This is what I thought; I should just turn around. Turn around and walk away from this. There’s some wierd shit going on here and I don’t need to be a part of it. This is what I thought as I walked toward the old man. When I reached him he said, “The wind has changed son. It’s from the East now, troubled times ahead.”
“That’s what I’m afriad of. You’re going to pay for this old man. If this turns out bad, you’re going to pay.”
“Son,” he said to me, “I’ve been paying for a long time. A long time.”
I think it was the most lucid thing he’d said since I met him, but I still didn’t know what he meant. “What do you mean?” I asked.
“Things are not what they seem.” Great. Back to that again.
We walked in silence for awhile. The old man seemed to have a destination in mind as I noticed him looking at street signs whenever we came to a corner. As you might expect, I broke the silence first. “So, what more is there for me to see?”
“You’ll see,” he said.
To say that his communication skills were worthy of merit would have been a gross exaggeration. “I don’t think I properly introduced myself earlier,” I said. “My name’s Spence. Short for Spencer. What’s yours?”
He stopped abruptly, first looking at the ground and then letting his gaze drift again. “I,..used to have one.” he said. “Don’t remember it now. Not much use for one now I guess.”
“Not much use for a name?” I asked. “You seem to know your way around here,” I said, exasperated, “You must know people, what do they call you?”
“What did you call me?”
“I called you ‘Old Man’ but tha…”
“Good enough,” he said.
We continued to walk through neighborhoods of single houses probably built in the 50’s. Tree lined streets, kids and dogs. Pretty normal stuff. We began to hear sirens in the distance. I imagined fire trucks and police gathering at the bombed out store. “Do you have a cigarette?” the old man finally said.
“Thought you didn’t breath?” I asked.
“Oh yeah, guess I forgot. I think I used to smoke.”
“You don’t remember?”
“I seem to have forgotten things about my, my, past.”
He said the word ‘past’ slowly, as if tasting it like it was a new word. He was a strange man and I was having trouble figuring him out. I got the feeling that the more questions I asked the more questions would be revealed. So I decided to stop worrying about it. We came to the end of the block we were on and stopped. The old man looked down a side street and nodded his head. “Look down this street and tell me what you see.”
“Well, I see houses, trees, a couple kids in a yard and a few cars. Oh, a silver Impala.”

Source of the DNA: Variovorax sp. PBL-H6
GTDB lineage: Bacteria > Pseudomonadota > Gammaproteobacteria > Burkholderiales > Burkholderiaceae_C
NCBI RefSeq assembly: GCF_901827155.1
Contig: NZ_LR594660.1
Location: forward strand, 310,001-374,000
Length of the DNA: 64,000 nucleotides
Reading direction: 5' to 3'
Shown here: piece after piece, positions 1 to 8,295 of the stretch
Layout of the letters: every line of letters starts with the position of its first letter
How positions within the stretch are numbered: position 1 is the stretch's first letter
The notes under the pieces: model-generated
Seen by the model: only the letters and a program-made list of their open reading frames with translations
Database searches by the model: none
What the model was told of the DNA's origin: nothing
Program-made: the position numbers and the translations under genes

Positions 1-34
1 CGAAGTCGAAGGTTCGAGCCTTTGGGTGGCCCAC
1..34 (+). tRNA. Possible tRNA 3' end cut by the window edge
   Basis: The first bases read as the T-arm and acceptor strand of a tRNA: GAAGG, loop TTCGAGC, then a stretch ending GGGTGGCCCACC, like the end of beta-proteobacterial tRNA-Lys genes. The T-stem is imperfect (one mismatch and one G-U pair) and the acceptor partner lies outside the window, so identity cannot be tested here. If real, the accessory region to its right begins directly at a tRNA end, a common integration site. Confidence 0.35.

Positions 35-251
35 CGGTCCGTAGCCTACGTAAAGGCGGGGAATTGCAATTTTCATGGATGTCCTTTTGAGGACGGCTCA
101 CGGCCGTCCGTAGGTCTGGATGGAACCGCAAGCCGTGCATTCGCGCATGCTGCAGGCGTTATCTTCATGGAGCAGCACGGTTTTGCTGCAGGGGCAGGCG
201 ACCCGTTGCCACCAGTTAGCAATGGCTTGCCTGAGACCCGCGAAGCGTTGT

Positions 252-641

“Lets get closer,” he said.
“Do you think that’s wise,” I asked, realizing I was asking another question.
“Imperative,” he said. Of course it is.
We walked slowly down the block until we were across the street and almost to the house with the silver car in front of it. “Go on over there. On the right side of the house is a window that should give you a good view of what’s going on inside. Go on, it’ll be alright.” For reasons I still can’t understand, I trusted him. I crossed the street and made my way up to the right side of the house. There was the window, just like he said. I walked over to it and stood with my back against the house. Turning my head I looked inside. In the room was the man who had been in the store. Mister Yellow Polo. He was speaking to a women who was holding the satchel he had carried with him. They were standing close together. He raised his hands to her shoulders and pulled her to him. They kissed. A long and somewhat passionate kiss. They finally separated, said a few more words and he turned to leave. I looked around the corner of the house and saw that the old man was still standing out in the open across the street. I tried to signal him by waving but he didn’t see me. The man from the house came out the front door and headed for his car. I flattened myself against the house as he started the car and pulled away. He didn’t seem to notice the old man. I was just about to leave when I noticed a police car pull onto the block and slowly make its way up the street. It stopped in front of the house, an officer got out and walked up the sidewalk to knock on the door. I took a quick look through the window to see the woman stick the satchel under one of the couch cushions and then turn to answer the door. Words were exchanged and suddenly the woman was sobbing. I couldn’t see the two of them but it was clear that the officer had delivered some sad news. And then it all came together. Suddenly I knew what was happening.